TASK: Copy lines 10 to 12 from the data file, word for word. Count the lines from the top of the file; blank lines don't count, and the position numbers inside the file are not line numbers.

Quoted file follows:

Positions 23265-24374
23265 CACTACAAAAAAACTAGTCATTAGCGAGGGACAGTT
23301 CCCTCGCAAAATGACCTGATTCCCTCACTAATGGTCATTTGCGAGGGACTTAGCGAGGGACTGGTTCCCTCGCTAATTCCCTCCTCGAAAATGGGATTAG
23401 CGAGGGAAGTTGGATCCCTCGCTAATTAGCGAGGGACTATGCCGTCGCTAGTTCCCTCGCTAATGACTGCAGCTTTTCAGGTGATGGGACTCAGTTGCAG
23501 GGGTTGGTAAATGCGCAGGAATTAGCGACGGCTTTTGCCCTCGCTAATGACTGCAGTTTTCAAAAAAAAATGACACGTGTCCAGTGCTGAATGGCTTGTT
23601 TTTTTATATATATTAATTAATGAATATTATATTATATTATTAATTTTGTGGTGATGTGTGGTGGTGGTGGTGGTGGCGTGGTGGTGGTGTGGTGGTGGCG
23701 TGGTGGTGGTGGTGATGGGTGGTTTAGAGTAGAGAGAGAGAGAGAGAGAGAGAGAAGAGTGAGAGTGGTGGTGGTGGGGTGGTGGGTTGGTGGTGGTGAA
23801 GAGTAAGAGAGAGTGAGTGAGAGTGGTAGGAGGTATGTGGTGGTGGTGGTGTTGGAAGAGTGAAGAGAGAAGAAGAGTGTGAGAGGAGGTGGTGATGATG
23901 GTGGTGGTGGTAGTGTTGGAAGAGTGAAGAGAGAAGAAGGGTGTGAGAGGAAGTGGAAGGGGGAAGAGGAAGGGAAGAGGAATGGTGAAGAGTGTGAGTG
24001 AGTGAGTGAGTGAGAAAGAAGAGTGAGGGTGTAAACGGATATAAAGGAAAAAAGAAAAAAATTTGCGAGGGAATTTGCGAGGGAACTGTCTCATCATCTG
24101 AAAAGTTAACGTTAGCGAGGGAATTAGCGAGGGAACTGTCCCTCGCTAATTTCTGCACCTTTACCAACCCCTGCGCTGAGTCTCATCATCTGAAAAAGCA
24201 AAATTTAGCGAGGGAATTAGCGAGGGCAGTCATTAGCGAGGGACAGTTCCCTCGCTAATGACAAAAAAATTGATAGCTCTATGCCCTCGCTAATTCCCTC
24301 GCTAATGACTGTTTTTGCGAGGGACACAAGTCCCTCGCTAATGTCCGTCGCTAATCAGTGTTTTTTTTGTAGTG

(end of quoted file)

24001 AGTGAGTGAGTGAGAAAGAAGAGTGAGGGTGTAAACGGATATAAAGGAAAAAAGAAAAAAATTTGCGAGGGAATTTGCGAGGGAACTGTCTCATCATCTG
24101 AAAAGTTAACGTTAGCGAGGGAATTAGCGAGGGAACTGTCCCTCGCTAATTTCTGCACCTTTACCAACCCCTGCGCTGAGTCTCATCATCTGAAAAAGCA
24201 AAATTTAGCGAGGGAATTAGCGAGGGCAGTCATTAGCGAGGGACAGTTCCCTCGCTAATGACAAAAAAATTGATAGCTCTATGCCCTCGCTAATTCCCTC